Boris Godunov(redirected from Boris Gudonov)
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Born circa 1552; died Apr. 13, 1605. Russian tsar (from Feb. 17, 1598). Son of the boyar Fedor Godunov. The founder of the family was Chet, a murza (Tatar nobleman) who transferred his service from the Golden Horde to Moscow about 1330.
Godunov is mentioned for the first time in 1567, when he was an oprichnik. His rise was connected with his marriage to Maria, Maliuta Skuratov’s daughter (circa 1570), and Tsarevich Fedor’s marriage to Irene, Godunov’s sister (circa 1574). He became a royal carver in 1577 and a boyar in the autumn of 1580. With Fedor’s accession to the throne, Godunov became one of the most important members of the government, and in 1587, after a bitter palace struggle, he became the sole ruler of the state, receiving the right to independently conduct diplomatic relations. According to the assertions of later Russian sources, Godunov was the instigator of the murder of Tsarevich Dmitrii of Uglich. After the death of the childless Fedor, he was elected tsar by the national assembly on Feb. 17, 1598.
According to the testimonies of his contemporaries, Godunov possessed outstanding gifts as a statesman. In his domestic politics of the 1580’s and 1590’s, Godunov, in trying to consolidate the ruling class, especially took into consideration the interests of the state-serving dvorianstvo (nobility or gentry) and some of the demands of the upper layers of the posad (merchants’ and artisans’ quarter). He tried to overcome economic devastation by strengthening serfdom; a general census in the 1580’s and 1590’s was taken, the ukase of 1592–93 prohibiting the escape of peasants on St. George’s Day was promulgated, and the ukase of 1597 establishing a five-year period for the search for fugitive peasants was issued. He also tried to overcome economic devastation by providing economic support for the middle and lower levels of feudal nobility—exemption from taxes on the landholders’ pashnia (land cultivated for the sovereign) and abolition of church patents in 1584. Godunov also regulated the conditions of slaves, primarily those in debt slavery (Code of 1597). Posad construction was conducted in the cities; this satisfied some of the interests of the city dwellers but extended serfdom to the cities and increased taxes. Godunov pursued a vigorous governmental policy of colonizing Siberia and the southern regions of the country. In foreign politics he succeeded in partially eliminating the consequences of the Livonian War. (Through the Tiavzin Peace of 1595, Russia regained some regions seized by Sweden.) In the 1580’s and 1590’s the Russian positions were considerably strengthened in the Northern Caucasus, Transcaucasia, and the Trans-Volga region. Foreign trade increased sharply (through Arkhangelsk and on the Volga). The election of Godunov as tsar was accompanied by the granting of several privileges (above all to the district dvorianstvo). Class and intraclass contradictions, which became exacerbated by the mass famine of 1601–03, led to a peasant war. A reorientation of Godunov’s domestic policy—support for important secular and church feudal lords, the dvorianstvo of the capital, and the upper stratum of the district dvorianstvo, along with some concessions to the laboring population—was not successful. The weakness of Godunov’s government revealed itself also in an inability to cope with the rising movement of the popular masses, on the one hand, and of the dvorianstvo of the country’s southern regions on the other. At the height of the struggle with the first false Dmitrii, Godunov died suddenly. His son Fedor, a minor, was proclaimed tsar. On June 1, 1605, an uprising of Muscovites led to the fall of the government of the Godunovs, and Fedor was killed.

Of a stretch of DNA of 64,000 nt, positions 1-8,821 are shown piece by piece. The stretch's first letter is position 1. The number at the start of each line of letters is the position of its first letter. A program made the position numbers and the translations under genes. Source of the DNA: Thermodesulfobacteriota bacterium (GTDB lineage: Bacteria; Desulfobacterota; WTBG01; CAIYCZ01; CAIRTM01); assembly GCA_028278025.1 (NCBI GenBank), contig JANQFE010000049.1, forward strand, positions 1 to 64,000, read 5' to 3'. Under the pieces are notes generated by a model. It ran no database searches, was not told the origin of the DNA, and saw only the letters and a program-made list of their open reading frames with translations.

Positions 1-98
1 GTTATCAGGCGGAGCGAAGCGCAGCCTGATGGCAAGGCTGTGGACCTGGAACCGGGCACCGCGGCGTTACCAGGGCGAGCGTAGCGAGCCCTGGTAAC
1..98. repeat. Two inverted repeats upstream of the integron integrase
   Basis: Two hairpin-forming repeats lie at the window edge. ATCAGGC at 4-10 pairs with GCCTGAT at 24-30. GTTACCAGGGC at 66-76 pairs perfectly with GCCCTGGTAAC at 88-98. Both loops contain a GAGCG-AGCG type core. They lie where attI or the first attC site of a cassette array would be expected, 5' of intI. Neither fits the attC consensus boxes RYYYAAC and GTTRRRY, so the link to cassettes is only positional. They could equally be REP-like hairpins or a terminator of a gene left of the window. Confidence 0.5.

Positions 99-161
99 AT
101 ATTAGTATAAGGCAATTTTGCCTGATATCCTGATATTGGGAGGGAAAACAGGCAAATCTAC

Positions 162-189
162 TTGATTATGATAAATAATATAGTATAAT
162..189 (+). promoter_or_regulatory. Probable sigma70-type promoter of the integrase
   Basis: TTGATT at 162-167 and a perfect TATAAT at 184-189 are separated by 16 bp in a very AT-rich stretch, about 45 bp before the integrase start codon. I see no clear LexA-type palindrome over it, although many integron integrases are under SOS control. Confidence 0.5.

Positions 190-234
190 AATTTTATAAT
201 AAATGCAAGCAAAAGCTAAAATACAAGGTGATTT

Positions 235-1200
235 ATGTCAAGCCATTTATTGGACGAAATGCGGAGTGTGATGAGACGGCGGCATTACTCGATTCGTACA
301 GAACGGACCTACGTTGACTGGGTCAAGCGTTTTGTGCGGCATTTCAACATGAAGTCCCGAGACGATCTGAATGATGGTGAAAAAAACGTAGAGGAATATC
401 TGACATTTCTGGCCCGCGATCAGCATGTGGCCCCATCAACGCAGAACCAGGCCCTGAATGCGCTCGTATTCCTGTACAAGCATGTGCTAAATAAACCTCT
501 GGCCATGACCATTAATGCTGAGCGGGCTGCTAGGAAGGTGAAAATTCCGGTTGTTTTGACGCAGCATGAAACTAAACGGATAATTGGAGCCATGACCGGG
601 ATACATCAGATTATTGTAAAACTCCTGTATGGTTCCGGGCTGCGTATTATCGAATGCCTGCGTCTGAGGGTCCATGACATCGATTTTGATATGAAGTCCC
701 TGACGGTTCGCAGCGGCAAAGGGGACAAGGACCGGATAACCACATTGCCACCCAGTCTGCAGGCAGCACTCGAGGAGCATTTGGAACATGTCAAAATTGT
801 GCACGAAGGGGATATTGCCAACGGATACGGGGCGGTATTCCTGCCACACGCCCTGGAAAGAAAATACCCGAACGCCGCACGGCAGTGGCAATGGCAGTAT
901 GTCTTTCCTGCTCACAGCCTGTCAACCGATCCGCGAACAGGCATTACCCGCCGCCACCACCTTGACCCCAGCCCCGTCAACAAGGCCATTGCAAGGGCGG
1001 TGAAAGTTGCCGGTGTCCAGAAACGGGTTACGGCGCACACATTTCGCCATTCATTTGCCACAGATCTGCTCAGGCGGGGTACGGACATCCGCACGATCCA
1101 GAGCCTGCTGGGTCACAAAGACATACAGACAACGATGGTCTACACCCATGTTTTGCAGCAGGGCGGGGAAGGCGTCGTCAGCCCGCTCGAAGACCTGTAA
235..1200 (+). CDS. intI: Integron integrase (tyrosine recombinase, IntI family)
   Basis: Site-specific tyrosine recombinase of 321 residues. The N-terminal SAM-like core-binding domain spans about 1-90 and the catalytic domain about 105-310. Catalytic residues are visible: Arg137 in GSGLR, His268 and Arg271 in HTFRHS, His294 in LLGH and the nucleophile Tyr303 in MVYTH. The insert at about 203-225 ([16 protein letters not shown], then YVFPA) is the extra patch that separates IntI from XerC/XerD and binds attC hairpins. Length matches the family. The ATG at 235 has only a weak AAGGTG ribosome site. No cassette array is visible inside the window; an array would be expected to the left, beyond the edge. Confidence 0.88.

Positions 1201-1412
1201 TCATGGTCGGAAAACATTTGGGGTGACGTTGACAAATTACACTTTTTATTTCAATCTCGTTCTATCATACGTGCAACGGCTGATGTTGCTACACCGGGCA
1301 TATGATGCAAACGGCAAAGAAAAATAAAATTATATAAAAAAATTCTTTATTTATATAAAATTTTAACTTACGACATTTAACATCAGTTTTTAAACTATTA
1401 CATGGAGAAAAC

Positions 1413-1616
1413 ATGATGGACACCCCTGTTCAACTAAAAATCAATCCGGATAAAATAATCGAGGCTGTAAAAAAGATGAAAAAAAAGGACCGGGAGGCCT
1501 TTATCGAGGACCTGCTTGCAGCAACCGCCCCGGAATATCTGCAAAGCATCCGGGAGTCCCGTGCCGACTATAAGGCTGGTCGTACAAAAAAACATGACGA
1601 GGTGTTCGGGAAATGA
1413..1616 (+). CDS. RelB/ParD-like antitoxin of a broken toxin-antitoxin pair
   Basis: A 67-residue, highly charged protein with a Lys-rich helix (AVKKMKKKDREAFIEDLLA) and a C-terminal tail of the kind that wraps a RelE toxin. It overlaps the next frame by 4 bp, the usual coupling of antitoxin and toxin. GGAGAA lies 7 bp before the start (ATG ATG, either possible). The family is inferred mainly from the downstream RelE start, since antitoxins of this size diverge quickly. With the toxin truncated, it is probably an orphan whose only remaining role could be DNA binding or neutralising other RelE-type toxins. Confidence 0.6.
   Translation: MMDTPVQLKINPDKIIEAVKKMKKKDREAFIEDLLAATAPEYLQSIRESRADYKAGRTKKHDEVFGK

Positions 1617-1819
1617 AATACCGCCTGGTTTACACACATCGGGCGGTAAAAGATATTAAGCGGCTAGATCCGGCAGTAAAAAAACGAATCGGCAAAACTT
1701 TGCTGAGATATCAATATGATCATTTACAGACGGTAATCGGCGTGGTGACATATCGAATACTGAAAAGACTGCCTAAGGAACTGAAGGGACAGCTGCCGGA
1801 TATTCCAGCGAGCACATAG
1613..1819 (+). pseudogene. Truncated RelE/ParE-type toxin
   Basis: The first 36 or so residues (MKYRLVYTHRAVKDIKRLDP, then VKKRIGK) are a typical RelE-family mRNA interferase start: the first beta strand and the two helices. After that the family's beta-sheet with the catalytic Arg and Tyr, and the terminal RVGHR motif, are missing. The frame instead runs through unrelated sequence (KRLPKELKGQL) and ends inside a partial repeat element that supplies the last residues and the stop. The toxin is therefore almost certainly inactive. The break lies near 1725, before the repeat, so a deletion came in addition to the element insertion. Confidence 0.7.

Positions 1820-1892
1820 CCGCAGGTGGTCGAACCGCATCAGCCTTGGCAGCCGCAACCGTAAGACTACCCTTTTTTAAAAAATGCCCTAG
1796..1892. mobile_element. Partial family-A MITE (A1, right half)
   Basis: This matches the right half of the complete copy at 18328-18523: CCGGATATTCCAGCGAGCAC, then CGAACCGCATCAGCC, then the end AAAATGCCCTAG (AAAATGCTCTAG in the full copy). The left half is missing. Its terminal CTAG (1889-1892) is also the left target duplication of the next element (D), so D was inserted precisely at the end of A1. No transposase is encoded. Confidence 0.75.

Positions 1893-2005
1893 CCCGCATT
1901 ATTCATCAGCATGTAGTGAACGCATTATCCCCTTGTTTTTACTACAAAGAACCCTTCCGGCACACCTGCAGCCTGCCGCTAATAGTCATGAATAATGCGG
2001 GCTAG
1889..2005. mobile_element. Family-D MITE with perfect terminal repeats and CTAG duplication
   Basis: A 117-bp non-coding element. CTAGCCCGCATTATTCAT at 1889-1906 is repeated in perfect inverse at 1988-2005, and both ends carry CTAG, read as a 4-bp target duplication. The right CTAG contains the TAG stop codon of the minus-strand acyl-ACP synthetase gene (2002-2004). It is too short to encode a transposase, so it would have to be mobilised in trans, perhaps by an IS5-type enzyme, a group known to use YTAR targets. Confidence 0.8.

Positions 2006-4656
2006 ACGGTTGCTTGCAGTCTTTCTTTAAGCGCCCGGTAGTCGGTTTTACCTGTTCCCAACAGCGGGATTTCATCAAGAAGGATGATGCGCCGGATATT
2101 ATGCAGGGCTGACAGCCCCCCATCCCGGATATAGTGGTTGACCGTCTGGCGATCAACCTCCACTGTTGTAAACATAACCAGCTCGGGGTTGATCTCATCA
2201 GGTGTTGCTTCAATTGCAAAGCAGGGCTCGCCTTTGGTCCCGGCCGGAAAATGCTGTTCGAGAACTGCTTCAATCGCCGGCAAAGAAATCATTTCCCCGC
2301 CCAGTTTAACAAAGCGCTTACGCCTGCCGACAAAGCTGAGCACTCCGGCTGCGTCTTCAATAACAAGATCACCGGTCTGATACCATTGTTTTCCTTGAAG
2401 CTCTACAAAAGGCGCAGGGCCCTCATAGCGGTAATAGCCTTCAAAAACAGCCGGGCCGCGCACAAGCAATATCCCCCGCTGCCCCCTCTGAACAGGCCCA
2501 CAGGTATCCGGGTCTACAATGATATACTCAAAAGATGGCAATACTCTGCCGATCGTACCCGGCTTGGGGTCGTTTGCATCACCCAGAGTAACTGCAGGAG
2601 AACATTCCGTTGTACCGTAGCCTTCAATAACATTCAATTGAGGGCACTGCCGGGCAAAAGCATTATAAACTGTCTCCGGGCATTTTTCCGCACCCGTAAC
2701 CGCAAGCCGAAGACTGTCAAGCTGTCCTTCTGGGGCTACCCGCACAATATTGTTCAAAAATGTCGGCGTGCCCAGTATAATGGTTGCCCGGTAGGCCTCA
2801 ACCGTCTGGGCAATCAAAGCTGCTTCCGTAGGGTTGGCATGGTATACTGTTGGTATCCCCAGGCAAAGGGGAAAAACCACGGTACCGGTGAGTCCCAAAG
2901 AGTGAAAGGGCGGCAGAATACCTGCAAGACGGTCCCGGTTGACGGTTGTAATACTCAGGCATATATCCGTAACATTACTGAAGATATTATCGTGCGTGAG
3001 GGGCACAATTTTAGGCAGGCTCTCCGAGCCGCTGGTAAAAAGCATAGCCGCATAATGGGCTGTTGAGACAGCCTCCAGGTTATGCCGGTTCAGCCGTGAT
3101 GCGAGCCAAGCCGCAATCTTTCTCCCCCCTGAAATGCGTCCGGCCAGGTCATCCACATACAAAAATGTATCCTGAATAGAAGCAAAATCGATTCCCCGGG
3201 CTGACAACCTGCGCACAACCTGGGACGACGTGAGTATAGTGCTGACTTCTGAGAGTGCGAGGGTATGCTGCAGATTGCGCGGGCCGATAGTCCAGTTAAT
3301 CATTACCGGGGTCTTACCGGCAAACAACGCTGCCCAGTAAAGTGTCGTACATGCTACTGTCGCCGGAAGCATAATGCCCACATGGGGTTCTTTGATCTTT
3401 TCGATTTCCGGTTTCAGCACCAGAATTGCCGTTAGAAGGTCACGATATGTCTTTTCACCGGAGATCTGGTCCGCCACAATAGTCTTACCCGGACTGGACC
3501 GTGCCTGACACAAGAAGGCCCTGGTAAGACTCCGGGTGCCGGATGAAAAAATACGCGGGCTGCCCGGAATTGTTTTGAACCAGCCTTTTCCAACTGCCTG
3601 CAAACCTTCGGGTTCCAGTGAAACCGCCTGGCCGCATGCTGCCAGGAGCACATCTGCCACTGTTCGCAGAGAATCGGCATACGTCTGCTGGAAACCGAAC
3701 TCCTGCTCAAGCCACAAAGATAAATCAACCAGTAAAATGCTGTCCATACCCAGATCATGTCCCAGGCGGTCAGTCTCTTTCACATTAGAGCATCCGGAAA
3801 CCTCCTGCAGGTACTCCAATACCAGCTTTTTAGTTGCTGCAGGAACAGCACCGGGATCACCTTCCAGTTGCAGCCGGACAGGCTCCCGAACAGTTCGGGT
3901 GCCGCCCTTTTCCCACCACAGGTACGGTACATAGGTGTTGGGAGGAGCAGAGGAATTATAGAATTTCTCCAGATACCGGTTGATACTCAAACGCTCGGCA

REFERENCEIstoriia SSSR s drevneishikh vremen do nashikh dnei, series 1, vol. 2. Moscow, 1966.
V. D. NAZAROV